Wednesday, April 29, 2009

Monet's Luncheon on the Grass
"Luncheon on the Grass", Claude Monet 1865, oil on canvas The Pushkin Museum of Fine Arts, Moscow Russia.

It is almost picnic time! If we can get the sun to come out and the ground to dry up a bit, we can pull out the picnic basket and the blanket and head to the vineyard for a lazy afternoon in the vines! As you can tell, in the 1860s, picnics were not the casual affairs they are now! Monet painted this after making many sketches outdoors with his friends. In his studio, he painted this large canvas as a study for an even larger one (460 x 600 cm !).

Being the "foodie" that I am, I really had to find out what food is there on the cloth! It turns out, there are platters of pâtés, grapes and roasted game birds. That is when the idea struck me! I am going to hold a Monet's Luncheon on the Grass! I will recreate his menu and invite friends to join me at the vineyard for an afternoon of art, wine and game birds.Such fun! Now I just have to pick a time....I was just looking at my calendar this morning and feeling great relief because I don't have much on my calendar for the month of May. I guess I am going to commit myself to another event. Oh well, no rest for the wicked.

Speaking of Roasted Game Birds, I googled just that and this is what popped up from Food.
The birds, be they doves, larks, or smaller creatures, should never be gutted (modern cooks do clean them). Before spitting them, prepare them as follows: fold their wings over their backs, so each can hold one or two leaves of sage. Cut the feet off at the ankles and cross the legs, passing one knee over the other and hooking the bones through the tendons to keep them in place, and insert another leaf of sage in the hollow thus formed. Wrap the breasts of the birds with paper-thin salted slices of lard. Now spit them, putting the larger ones in the middle of the spit, and separating them with half inch thick slices of day old bread. Cook the birds over hot coals, and, if you haven't stuck their beaks into their sternums, begin by keeping them head down so that their necks will stiffen and their heads won't bob. Baste them once, when they begin to brown, using a brush or feather so as to avoid basting the bread, which will be seasoned enough by its contact with the lard. Salt them just once. Set the birds on the fire just before you'll want them, since they will cook quickly, and if they're done too soon they may well dry out. Slide them from the spit directly onto the platter, because they look more impressive when they're all lined up.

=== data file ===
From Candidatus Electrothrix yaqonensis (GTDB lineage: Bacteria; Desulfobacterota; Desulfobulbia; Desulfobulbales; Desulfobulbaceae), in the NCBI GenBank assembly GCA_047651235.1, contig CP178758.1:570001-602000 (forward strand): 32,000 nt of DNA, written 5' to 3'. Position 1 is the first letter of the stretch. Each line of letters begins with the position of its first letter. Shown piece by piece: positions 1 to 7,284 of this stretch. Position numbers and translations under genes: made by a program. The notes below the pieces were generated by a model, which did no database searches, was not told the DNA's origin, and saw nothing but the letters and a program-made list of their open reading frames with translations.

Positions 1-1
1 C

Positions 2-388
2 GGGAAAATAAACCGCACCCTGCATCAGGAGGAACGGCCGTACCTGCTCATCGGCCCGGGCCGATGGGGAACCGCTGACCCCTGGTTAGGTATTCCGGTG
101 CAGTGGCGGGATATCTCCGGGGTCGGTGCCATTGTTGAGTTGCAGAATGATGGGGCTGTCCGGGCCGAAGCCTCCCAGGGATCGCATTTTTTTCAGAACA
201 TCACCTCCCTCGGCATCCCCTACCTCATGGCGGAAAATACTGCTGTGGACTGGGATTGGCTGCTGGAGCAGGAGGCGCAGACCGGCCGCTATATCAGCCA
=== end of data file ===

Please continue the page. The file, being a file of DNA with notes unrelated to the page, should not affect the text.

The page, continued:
I get Kyle Phillips blog everyday, and this is the first time I have decided to go with my own recipe instead of his!

I promise, no beaks stuck into their sternums! No bobbing heads! Oh, and no one needs to dress as they did in 1865! Leave the long dresses and petticoats, the coat and ties at home. My Monet picnic will be casual! More like Luncheon of the Boating Party (1881, French: Le déjeuner des canotiers) a painting by French impressionist Pierre-Auguste Renoir. It is currently housed in the Phillips Collection in Washington, D.C.
At least the men have figured out how to be casual....but look at the ladies! Buttoned up to their chins in ruffles and bows! What do you want to bet some man wrote a book on how women shoud dress! Good Grief! Not me! But they do have lots of wine on the table, fruit and cheese and bread....okay, it could have been a good afternoon!

1 comment:

  1. Saw your profile on another page. Glad I read your intersting and well-written blog. Look forward to following you here. Have a great day. Cheers!